The CV is your opportunity to tell prospective employers that you are the one they should hire or at least offer an interview to. It is the very first step on job seeker’s journey. It is the first impression, so, it is super important that you make it count. Nail this and you may well nail an interview. On average, your next employer will only spend 8 seconds on each CV that he or she has on their desk or inbox. So, it is crucial that yours stands out and grabs their attention quick! In this blog post we’ll be looking at the 8 steps for the perfect CV that you need to take in order to stand out.
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1 – Keep it concise, relevant and tidy
This is a good place to start. Ensure your CV is easy on the eye and not an overwhelming autobiography. The employer does not have time for that. You should aim for a CV that is no longer than 2 pages long. This becomes a problem as you start racking up work experience, but we’ll cover how to deal with that in step 5. So, your CV should be concise and only contain relevant information (ask yourself whether it will help you in the job or not). It should also be tidy in terms of its appearance. Use the Arial font or something similar with a size of 10-12 and divide your CV up using section headings (e.g. education, experience etc).
2 – Start well by introducing yourself
Never. Ever. Write CV or Curriculum Vitae as your title. It is a waste of space and completely pointless. The title of your CV should be your name. Make it big and bold. Also, include your mobile number and email address. There is no need for date of birth or full address, but your home town may be appropriate. We do not need to see a headshot of you, this isn’t something required or common in the UK (BUT see step 8). It is almost 2020 and therefore it would be criminal to not include your LinkedIn details (because of course you have one… right?)
3 – Sell yourself in 3 sentences with the personal statement
This is your elevator pitch. There is a lot of debate surrounding the personal statement. Should it be included or not? The argument against it is that a new graduate does not have much to sell themselves with and it takes up unnecessary space. I think I agree with this sentiment. However, if we assume that your next employer is going to look at your CV for only 8 seconds, it is going to be very convenient for them to have a short personal statement to read to get a quick snapshot of you as opposed to looking through your whole CV to manually find your highlights. So, in this section you should answer who you are, what you will bring to the new organisation and what your career goals are. Make it concise, put it into 3 sentences and you got yourself a winning personal statement as well as an elevator pitch.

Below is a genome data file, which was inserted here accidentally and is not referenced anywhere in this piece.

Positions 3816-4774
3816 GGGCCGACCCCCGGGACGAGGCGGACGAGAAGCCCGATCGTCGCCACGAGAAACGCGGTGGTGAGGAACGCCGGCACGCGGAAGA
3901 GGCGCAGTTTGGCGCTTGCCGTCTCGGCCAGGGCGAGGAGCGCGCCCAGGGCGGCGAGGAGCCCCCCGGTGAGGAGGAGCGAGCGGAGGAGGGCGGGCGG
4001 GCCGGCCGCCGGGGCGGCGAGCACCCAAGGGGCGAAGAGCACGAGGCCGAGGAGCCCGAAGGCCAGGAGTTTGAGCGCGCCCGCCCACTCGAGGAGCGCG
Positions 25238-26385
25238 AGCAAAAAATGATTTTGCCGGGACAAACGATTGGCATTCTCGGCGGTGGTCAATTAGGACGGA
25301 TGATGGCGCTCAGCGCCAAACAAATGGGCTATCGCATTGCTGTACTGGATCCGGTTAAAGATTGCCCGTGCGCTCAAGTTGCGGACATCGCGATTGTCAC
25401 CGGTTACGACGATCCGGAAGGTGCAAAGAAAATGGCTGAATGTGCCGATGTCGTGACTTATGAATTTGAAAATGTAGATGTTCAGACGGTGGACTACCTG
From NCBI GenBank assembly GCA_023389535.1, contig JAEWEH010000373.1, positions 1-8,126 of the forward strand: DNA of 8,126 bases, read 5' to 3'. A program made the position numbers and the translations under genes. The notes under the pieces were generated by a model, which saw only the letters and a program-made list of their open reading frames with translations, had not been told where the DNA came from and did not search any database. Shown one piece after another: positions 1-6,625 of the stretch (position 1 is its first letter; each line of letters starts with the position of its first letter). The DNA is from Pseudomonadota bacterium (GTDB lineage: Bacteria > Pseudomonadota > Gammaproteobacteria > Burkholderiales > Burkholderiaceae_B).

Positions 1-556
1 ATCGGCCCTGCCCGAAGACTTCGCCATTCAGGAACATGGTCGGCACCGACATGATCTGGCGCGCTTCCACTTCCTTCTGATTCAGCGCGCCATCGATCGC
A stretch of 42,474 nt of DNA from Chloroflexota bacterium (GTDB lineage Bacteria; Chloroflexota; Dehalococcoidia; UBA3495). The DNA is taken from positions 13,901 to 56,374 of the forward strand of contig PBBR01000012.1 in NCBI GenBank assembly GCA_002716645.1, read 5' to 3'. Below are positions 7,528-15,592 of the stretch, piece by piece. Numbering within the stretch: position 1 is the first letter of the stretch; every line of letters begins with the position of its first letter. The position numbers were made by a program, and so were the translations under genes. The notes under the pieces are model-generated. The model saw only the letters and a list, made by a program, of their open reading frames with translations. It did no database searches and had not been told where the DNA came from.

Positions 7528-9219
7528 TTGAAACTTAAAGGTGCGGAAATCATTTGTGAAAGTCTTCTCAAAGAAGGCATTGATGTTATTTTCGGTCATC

Bonus tip: Tailor make this small section for every single job you apply for.
Related: How to write a personal statement
4 – Education should be current, specific and relevant
List your education details with the most recent first. Include qualification, date and institute name. Only include module details if relevant to the job role.
5 – Experience should be current, concise and relevant. In addition, know when to group and delete!
Your work experience should also be listed with the most recent first. Include the name of organisation and dates. List your job role, skills used and achievements in bullet point form. Use impact verbs here like “created” “initiated” and “implemented”. If you have accumulated a healthy amount of experience over the years, then you may be faced with the dilemma of an extra long CV (3, 4 pages!). Not to worry, you can still salvage the situation. Firstly, group similar roles together especially if they are temporary roles for example or extremely identical. Secondly, consider deleting old job details from your CV. Just mention the name of organisation and dates worked there, but delete the rest. How old? If they are over 10 years old. Especially if they are not relevant to the job you are applying for.
Bonus tip: If your experience is more impressive and relevant than your education, place if above the education.
6 – Are your skills and interests just interesting or will they help you in your new role?
Only include a skills and interests section if what you are going to list is going to help you with the job you are applying for. If it isn’t relevant, it isn’t worth mentioning. Also, only mention if there is space on your 2 page CV.
7 – References NOT available upon request
You do not need to list your reference details on your CV, as a matter of fact, it isn’t even expected of you to do so. Nor do you need to write “references available upon request”… why? Because this is stating the absolute obvious. Your references are obviously going to be available upon request. Do not waste valuable space.
Now, the final step of our 8 steps for the perfect CV is something you may not agree with, but I think you should give it a go!
8 – X-factor
The above is all good and it gives your CV the look it needs and it will place you well on the pile of candidates. However, to stand out from the crowd you need an x-factor, something that will truly make you stand out. This will border risky and it may not always work, but it will get you noticed and more often than not, for positive reasons. What is the x-factor? It is to get creative with your CV. But how? It is not the same for everyone. It could simply be to use colour on your CV or bright orange blocks or to include a nice headshot or use a fancy template to creatively include all your details on one page! This will differ from industry to industry and even individual to individual, but it is definitely worth the risk. Check out our land your dream job course, where we guide you personally on creating your own stand out CV
What did you think of our 8 steps for the perfect cv?